It’s already insufferable to have friends whip out their iPhones during a conversation because they can’t remember something (gee, I wonder why) or, worse, they have an incoming text message that simply can’t be ignored. Now they won’t even have to reach into their pocket to ignore you.

    And does anyone else see the supreme, hilarious-were-it-not-so-pathetically-stupid, irony of speaking words into a device which converts the speech into text and sends the text to the other person to READ? What ever happened to phone calls!? We might as well convert it into morse code, at this point. Are we so afraid of ourselves, and so narcissistic that we can’t speak directly to one another, but still feel the need to hear our own voices?

    Professor Farnsworth said it best: “I don’t want to live on this planet anymore.”

    • mik

      OK, you are kind of a brainwashed-handicapped-whatever Woody Allen, I understand!

      In your post you said: “Professor Farnsworth said it best: ‘I don’t want to live on this planet anymore’.”

      So what? What’s your point? Are you my boyfriend or girlfriend? I don’t know but I don’t think so.

  • Mark astle

    These are already dead in the water. Like 3D TV. Tech that nobody needs or wants and actually makes life more complicated.

    • Thor

      God I hope so… I will now pray, for the first time ever.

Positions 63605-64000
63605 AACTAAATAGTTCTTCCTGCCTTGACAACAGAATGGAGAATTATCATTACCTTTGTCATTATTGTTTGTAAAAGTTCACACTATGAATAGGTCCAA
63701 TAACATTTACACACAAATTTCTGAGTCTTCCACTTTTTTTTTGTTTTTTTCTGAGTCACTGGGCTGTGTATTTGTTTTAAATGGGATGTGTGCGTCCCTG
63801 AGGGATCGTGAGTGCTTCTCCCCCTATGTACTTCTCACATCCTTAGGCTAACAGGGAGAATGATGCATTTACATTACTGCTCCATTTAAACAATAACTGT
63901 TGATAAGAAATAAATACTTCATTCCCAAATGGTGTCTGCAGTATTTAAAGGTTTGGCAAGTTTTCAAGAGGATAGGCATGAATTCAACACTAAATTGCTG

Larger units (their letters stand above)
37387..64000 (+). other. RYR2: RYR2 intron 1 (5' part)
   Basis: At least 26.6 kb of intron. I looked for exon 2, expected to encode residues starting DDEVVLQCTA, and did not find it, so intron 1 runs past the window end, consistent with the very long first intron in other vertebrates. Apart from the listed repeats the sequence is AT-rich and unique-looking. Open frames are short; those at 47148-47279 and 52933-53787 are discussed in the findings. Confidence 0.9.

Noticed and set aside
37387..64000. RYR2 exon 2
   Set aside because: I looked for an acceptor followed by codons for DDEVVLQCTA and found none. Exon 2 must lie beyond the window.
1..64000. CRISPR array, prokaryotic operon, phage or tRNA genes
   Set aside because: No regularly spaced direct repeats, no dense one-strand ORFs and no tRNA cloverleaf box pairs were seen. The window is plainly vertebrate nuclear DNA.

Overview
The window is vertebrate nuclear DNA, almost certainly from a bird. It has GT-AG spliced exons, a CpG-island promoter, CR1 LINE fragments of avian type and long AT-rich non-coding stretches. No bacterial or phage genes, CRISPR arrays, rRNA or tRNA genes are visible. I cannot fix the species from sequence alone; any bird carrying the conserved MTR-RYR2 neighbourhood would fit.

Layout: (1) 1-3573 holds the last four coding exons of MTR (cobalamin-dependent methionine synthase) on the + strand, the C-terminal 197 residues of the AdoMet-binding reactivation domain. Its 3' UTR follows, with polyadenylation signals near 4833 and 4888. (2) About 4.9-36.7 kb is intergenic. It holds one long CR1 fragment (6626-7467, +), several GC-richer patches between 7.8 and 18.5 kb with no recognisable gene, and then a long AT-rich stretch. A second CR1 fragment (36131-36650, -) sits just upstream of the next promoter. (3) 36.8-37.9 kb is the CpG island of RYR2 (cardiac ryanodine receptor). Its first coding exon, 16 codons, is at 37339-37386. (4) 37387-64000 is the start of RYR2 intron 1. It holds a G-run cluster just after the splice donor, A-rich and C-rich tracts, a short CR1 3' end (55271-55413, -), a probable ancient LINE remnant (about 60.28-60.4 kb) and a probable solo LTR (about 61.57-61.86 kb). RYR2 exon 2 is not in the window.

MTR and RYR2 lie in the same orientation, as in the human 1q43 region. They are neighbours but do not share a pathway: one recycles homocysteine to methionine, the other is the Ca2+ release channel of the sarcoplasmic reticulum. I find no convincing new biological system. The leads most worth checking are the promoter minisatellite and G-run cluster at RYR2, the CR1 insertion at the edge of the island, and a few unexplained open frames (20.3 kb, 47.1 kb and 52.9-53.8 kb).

• PeterB

    After what we have seen become of all other recent personal technologies, these will surely be the source of so much future pornography and used to record and distribute everything – sex, assault, rape, murder, paedophilia and anything else twisted.

    Seeing the hot-air balloon shots in this ad just reinforces what might happen in the case of wearers unfortunate enough to be in the position of those in Egypt this week.

    It is just so invasive! Sci-fi novelists have predicted this for many years.

  • mik

    Peter, can you explain your comment? I am not sure if I got it.

  • Dan

    Read about how Google is in talks with Warby Parker about designing Glass in more fashionable frames.

  • Jonathan

    New incarnation of the bluetooth ear piece for mobile phones. Instantaneously both faintly comical and sad.

    • Andy

      Completely agree. And has anyone used those bluetooth ear pieces apart from taxi drivers? That was going to be the future, too. This future may be just end as a video on YouTube.

      • Hexi

        Well, you never know.